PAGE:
- Less than half of women actively trying to get pregnant put off those plans before the Covid pandemic, a new study finds
- More than a third of women who were considering getting pregnant before the pandemic have now given up on their plans
- Some speculated that the pandemic would lead to a baby, though this has yet to materialize
- Instead, births are down nationwide with 142,000 fewer babies born in 2020 compared to 2019
Many women who were planning to have a baby in the spring of 2020 before the COVID-19 pandemic have put those plans on hold, a new study finds.
Researchers at New York University (NYU) Langone Medical Center surveyed 1,179 New York City women on their pregnancy intentions from April to August 2020 before and during the pandemic.
They found that more than a third of women who were thinking of becoming pregnant before the pandemic began have given up on those plans.
Half of the women who actively tried to get pregnant before Covid are no longer trying either, and some may give up on their intention to have another child altogether.
While many speculated that the pandemic would cause a ‘baby boom’ due to people spending more time at home, early data found the opposite – and instead birth rates fell across the US.
About half of the women who were trying to get pregnant before the pandemic are no longer trying, and a third of women who think about it have given up on those plans.
An expected pandemic baby boom never happened, and instead, a study finds that many women who were planning to become pregnant before the pandemic have now put those plans on hold. (file photo)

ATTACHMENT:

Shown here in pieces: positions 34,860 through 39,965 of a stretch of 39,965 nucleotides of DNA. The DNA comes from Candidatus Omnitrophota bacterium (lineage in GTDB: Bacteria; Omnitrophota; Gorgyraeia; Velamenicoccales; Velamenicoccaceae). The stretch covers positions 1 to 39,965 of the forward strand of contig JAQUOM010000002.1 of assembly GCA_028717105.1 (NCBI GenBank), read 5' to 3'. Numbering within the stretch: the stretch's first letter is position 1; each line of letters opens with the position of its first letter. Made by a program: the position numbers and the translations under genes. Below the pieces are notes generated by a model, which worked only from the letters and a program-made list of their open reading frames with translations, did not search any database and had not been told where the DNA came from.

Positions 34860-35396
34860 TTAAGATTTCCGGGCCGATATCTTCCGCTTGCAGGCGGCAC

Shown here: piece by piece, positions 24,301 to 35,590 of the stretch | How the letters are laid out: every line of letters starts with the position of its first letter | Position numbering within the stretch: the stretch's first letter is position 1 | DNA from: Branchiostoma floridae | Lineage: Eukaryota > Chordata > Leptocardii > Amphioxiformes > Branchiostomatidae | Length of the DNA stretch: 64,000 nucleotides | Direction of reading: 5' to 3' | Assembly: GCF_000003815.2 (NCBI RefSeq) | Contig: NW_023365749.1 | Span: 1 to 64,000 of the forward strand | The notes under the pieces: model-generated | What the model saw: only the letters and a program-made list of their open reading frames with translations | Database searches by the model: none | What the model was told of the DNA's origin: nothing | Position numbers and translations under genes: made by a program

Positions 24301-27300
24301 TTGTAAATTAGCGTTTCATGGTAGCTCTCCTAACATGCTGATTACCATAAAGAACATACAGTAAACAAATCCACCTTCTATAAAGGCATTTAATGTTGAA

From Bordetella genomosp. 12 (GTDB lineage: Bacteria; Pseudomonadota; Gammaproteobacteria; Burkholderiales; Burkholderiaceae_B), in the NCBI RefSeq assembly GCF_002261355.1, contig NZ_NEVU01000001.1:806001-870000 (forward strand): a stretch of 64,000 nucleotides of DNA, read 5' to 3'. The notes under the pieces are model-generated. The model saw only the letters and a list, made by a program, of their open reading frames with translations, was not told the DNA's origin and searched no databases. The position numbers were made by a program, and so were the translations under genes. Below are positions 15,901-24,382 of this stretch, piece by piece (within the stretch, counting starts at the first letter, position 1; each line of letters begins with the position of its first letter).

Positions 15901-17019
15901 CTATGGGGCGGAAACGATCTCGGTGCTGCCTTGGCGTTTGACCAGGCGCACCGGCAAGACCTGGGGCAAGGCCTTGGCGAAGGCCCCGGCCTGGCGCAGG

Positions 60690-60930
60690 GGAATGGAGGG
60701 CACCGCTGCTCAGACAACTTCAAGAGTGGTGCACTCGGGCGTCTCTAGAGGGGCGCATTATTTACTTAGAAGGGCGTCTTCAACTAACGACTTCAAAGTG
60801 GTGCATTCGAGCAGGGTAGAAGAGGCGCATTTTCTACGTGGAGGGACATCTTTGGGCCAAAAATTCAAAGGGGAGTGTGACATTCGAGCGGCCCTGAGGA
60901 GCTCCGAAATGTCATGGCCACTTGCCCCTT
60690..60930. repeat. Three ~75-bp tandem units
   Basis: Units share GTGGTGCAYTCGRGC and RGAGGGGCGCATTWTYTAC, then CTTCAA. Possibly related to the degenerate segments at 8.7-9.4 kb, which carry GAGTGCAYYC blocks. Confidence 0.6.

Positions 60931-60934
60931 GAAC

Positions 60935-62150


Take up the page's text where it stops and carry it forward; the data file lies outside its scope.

study, published in jama network open On Wednesday, of the respondents, 191 or 16 percent reported that they were thinking of becoming pregnant in the next six to 12 months.
Within that group, 71 said they were no longer considering pregnancy.
At the start of the pandemic, 61 women were actively trying to have a baby, but 30 of them have since stopped trying.
Of those 30 women, four have decided to stop planning to have children altogether and 13 are unsure whether they will continue.
“Our findings suggest that the initial COVID-19 outbreak has made women think twice about expanding their families and, in some cases, intending to reduce the number of children,” Lead author Dr Linda Kahn, an epidemiologist, said. NYU Langone.
‘This is yet another example of the pandemic’s potential long-term consequences beyond the more obvious health and economic impacts.’
There were 927 women who told researchers at the start of the pandemic that they had no plans to become pregnant anytime soon, but 42 of them have since changed plans and now plan to have a baby.
The study found that women who still planned to have children were more likely to have an annual household income of more than $100,000, have obtained a college degree and are more financially secure than others. .
Those who reported higher stress levels or greater financial insecurity were more likely to give up on their plans to have children.
Some speculated that COVID-19 would lead to another baby boom, as Americans would be spending more time at home with their allies.
Instead, it appears that one child has been born with a drop in birth rates across the country.
A June report from the Centers for Disease Control and Prevention found that there were 142,000 fewer births in 2020 than in 2019.
Five states, Arizona, California, Florida, Hawaii and Ohio, recorded 81,000 fewer births during the first 12 months of the pandemic than in previous years.
Many are preparing to have children when the pandemic ends, with NYU Langone reporting a 33 percent increase in women freezing their eggs.
‘These results emphasize the toll, not only on individual parents, but perhaps also on fertility rates,’ said senior author Dr Melania Jacobson, an epidemiologist at NYU.